The dilemma of copycat games has long been purely an ethical one and rarely a legal one, but perhaps we’re speeding towards a court-ordered stance after all these years of gentlemen’s agreements and surly acceptance. Patents, trademarks, code and artwork have been protected, but ideas haven’t. Should they be?

So begins an editorial piece on GamesIndustry.biz (registration required). This is another of these recurring issues for the industry, as this article by Colin from Denki in 2007 neatly illustrates.

As Colin noted, the games industry needs to be able take ideas and build on them, twist them around, and make something the creator considers to be one better. That’s exactly why you can only protect the implementation of an idea and not the idea itself, and it’s largely what “creativity” generally means. Games aren’t unique in relying on “weak” intellectual property laws in this regard: fashion, food, music, magic tricks, and in fact, design in general all work in this way. Without this setup, as a simple example, Gimme Friction Baby would not have spawned Orbital. It’s how genres such as “autorunner” come to be.

Where we run into real problems is in the situation of “The Blocks Cometh and, er, The Blocks Cometh”, where someone is selling an iPhone version of a Flash game without authorisation, using all the original graphics and design elements. That’s counterfeiting, a “fraudulent imitation of something else”, to quote the OED. And this is where the “strong” intellectual property laws of copyright, trademarks and patents come into play. If you own copyrights and registered trademarks, you can prevent counterfeit games trading off your success.

I’m not a lawyer, so this is most definitely not legal advice, but, as an IP owner the onus is very much on you to enforce the protection provided to you by law (it’s certainly not up to Apple, as GI.biz imply). If you choose not to enforce that protection, you’re giving tacit permission for the counterfeiter to carry on. Worst case scenario is if you ignore some cases and try to enforce others, you may well forfeit your right to legal protection altogether.

In short, if you have something you think is worth protecting, you’d better figure out how you’re going to protect it.


90% Of The Work

Neven, talking about The Incident:

A month into it, we were sitting on a surprisingly large chunk of the engine all ready to go, a concept well proven. It was everything else that took months and months more.


The pitch for the game isn’t half the work; it’s barely 5%.

In case you were wondering.

Attention to detail, like most facets of truly good design, can’t be (and never is) added later. It’s an entire development philosophy, methodology, and culture.

Miyamoto Profiled in The New Yorker

The New Yorker has an in-depth profile with Nintendo’s Shigeru Miyamoto which is worth a read (all-in-one page here).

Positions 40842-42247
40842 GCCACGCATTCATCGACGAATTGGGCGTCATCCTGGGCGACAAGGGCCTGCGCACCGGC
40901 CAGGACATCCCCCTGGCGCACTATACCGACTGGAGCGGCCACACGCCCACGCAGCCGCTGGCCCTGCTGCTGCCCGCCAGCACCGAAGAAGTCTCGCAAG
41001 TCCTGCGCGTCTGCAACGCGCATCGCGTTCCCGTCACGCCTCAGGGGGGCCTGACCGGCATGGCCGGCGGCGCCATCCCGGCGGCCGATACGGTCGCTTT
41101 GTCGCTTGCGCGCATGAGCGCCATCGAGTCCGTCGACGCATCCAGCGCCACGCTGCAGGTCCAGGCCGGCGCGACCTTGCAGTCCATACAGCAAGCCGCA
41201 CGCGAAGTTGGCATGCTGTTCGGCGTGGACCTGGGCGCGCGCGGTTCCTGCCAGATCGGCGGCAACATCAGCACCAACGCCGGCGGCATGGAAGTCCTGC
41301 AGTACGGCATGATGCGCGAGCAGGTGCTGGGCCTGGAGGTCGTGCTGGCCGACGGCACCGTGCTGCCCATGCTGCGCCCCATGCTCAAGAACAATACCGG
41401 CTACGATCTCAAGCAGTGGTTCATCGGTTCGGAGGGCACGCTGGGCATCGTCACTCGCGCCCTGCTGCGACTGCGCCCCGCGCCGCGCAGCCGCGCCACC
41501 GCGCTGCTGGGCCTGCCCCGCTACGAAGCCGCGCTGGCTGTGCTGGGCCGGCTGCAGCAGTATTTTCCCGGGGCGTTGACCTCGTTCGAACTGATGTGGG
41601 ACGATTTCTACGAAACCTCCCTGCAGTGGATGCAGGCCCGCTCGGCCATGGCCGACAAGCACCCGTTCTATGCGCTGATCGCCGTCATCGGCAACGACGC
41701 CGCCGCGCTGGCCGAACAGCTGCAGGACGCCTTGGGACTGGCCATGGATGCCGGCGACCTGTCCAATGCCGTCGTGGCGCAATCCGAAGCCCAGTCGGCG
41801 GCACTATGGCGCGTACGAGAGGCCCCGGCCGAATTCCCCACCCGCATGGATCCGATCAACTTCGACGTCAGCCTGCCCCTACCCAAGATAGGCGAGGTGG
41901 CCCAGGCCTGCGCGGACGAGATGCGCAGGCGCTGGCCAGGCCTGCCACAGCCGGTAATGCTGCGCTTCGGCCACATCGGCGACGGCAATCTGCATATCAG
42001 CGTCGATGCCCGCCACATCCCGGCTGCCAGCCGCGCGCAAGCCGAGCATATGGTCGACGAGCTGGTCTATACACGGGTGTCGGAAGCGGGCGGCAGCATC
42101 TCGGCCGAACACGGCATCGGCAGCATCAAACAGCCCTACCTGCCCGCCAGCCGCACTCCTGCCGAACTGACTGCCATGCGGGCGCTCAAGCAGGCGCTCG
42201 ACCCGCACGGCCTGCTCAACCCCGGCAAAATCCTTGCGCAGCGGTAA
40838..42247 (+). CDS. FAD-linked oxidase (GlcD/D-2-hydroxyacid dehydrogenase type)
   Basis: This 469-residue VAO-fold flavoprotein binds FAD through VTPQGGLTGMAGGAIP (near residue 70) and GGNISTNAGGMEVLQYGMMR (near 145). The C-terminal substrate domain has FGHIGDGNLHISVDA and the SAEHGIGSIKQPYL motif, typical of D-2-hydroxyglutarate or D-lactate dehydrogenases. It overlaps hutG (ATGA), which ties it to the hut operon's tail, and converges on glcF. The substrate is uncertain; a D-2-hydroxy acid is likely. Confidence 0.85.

Overall, I’d call it a positive piece, although the tone veers between patronising and sincere. A few other things I want to comment on, in no particular order:

Fishermen have a saying, in reference to the addictive sensation of a fish hitting your line: “The tug is the drug.”

So when can we expect the Panorama episode on fishing?

this is called “gamification,” or, more gratingly, “funware”

Seriously? “Funware” is more grating than that other word? Good grief. I’ll save my rant on this for another time.

games are typically considered to be commercial products, rather than creative works; consider the fact that game titles, unlike the names of, say, movies or songs, appear in most newspapers and magazines, including this one, un-italicized

This bugs me, almost as much as it bugs me that the Guardian Gamesblog is in the ‘Technology’ section. However, this line clues us into why the industry is approached this way:

There aren’t very many video-game auteurs, but Miyamoto is one.

and this quote from Miyamoto towards the end of the article nails it:

“It’s becoming increasingly difficult to tell, from the looks and the play of the games, who has created the software.”

Most games companies take the Walt Disney approach, and create everything from behind one brand. There’s nothing wrong with that. And it’s not the oft-lamented lack of ‘auteurs’ or ‘personalities’ that’s causing the problem here either.

It’s a lack of distinctiveness, and not just in terms of the central character. Note that Miyamoto mentions both ‘looks’ and ‘play’.

The problem is that you (or, at least, I) can very rarely tell which company is responsible for a game. Off the top of my head, if I was to do a play test on a range of games from various creators, I think I’d probably only be able to identify a Valve game, a Denki game and, yes, a Nintendo game. Maybe a PopCap game.

Writers, filmmakers and musicians often talk about ‘finding their voice’, the distinctive tone or mood or themes that marks their creations out from the hundreds of others. I think many game creators still have a way to go to find their voice. And until games show greater diversity of theme and mood and tone, it’s difficult to provide a compelling argument they deserve ‘creative work’ status.

Anyway, asides aside, there are loads of great design tips in the article, too many to quote here, so just go and read it. I’ll just end with this comment from WIll Wright on Miyamoto:

“He approaches the games playfully, which seems kind of obvious, but most people don’t. And he approaches things from the players’ point of view, which is part of his magic.”